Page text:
'Police have changed'

Commissioner Atkinson responded to the findings against him and the service he presides over via a video on YouTube.

"I have always acknowledged the initial investigation into the death of Cameron Doomadgee could have been handled better," he said.

"But the police service has learned a great deal from that. We have changed the way we do things. In fact, since that time the ethical standards command of the Queensland Police Service has conducted some 50 investigations relating to deaths in custody.

"To my knowledge none of those investigations have been the subject of criticism by any of the coroners or by the Crime and Misconduct Commission."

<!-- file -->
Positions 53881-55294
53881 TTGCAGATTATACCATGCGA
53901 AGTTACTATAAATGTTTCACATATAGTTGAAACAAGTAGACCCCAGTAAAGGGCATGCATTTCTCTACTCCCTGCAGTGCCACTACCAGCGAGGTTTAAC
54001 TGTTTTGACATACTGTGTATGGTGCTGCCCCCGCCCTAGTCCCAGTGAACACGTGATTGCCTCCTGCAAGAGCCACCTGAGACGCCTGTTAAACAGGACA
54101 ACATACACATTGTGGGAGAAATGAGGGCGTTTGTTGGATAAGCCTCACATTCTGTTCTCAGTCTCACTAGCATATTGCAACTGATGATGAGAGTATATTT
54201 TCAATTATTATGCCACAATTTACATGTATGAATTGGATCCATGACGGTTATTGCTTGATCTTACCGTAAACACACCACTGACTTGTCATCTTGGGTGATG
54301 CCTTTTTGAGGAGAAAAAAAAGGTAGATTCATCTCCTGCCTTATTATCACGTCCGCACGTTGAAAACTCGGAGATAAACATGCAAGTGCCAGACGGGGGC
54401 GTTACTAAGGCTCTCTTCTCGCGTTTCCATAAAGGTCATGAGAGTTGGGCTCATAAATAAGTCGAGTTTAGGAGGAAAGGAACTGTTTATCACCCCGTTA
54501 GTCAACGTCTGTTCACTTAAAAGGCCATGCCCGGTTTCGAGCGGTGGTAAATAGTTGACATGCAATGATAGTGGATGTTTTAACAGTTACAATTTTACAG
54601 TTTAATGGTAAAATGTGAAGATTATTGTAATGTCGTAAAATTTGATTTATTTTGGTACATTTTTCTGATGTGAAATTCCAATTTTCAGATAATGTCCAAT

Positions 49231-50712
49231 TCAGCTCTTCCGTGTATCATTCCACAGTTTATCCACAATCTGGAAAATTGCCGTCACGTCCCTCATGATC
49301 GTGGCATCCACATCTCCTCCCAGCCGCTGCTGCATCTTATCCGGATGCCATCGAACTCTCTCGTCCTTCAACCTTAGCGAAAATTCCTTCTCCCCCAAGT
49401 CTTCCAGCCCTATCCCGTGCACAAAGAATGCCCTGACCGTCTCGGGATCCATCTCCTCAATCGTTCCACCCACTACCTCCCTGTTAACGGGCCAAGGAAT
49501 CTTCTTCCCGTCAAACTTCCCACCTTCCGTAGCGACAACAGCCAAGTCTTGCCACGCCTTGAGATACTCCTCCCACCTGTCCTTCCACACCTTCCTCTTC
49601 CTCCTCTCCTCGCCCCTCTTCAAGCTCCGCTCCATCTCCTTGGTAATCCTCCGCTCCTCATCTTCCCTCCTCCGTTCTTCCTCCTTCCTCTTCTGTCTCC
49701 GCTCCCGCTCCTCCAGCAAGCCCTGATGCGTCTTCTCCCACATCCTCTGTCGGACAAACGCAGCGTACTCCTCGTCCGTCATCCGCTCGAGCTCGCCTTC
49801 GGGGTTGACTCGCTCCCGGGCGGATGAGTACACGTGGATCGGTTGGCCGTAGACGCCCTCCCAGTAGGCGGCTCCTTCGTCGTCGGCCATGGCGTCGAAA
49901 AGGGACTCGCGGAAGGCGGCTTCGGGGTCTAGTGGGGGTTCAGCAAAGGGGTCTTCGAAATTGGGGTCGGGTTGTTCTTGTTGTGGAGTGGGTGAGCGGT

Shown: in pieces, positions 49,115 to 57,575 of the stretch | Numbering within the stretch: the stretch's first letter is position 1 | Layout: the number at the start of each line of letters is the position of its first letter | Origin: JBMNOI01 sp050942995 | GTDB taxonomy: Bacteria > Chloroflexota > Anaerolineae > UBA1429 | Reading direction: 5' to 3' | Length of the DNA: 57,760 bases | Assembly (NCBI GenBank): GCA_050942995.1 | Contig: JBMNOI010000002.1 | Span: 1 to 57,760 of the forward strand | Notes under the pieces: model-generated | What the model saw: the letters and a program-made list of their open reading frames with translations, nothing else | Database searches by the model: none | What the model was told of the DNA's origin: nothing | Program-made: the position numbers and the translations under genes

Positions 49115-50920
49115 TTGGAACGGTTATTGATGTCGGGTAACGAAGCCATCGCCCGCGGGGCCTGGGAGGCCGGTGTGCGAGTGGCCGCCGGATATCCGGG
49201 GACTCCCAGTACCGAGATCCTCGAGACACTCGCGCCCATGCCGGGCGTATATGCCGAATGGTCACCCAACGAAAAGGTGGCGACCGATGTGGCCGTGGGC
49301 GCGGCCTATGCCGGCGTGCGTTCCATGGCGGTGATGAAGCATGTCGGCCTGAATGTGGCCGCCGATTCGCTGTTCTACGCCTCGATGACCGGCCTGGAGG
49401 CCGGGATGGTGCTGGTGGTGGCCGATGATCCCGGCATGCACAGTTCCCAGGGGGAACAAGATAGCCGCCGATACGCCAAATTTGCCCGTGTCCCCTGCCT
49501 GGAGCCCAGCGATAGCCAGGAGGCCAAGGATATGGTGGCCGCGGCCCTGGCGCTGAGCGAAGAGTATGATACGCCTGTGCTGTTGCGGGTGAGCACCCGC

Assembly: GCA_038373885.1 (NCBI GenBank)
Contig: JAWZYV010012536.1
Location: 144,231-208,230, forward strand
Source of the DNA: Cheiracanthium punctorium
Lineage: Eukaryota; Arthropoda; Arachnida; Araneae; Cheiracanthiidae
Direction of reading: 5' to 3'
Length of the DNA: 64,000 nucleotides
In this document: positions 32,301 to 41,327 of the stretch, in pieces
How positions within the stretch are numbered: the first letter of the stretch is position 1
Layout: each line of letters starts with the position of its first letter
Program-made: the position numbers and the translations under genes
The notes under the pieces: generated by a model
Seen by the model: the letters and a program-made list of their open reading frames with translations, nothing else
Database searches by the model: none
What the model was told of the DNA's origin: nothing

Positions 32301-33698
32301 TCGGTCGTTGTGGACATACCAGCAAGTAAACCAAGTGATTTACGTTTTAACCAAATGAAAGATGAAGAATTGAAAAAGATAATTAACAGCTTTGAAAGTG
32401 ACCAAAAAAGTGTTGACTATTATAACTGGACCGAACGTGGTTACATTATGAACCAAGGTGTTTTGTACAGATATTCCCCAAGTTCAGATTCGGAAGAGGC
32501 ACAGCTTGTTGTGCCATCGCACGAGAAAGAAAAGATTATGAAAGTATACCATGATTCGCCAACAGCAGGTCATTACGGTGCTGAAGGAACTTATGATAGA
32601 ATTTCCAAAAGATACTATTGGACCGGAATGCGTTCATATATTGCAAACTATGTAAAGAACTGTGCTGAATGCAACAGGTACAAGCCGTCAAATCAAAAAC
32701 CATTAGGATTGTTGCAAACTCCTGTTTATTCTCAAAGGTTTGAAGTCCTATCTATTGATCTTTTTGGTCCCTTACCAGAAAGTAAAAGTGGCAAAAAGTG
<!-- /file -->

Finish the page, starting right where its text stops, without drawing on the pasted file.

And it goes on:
In the video, Commissioner Atkinson says some people will never believe that justice has been done regarding Palm Island.

"We are committed to having this matter resolved. But it's important that that be done in a considered, fair and evidence based way," he said.

"It is time to bring this matter to an end so that everyone involved can move on - we need to have that happen - this needs to be brought to a close."

Queensland Police Union president Ian Leavers says it was a difficult and complex case.

"At the end of the day mistakes are made," he said.

"What we're forgetting is this was an Indigenous community, Palm Island - not a lot of police there. It is different to the rest of mainstream Australia. Policing an Indigenous community comes with different, different issues to the rest of the community."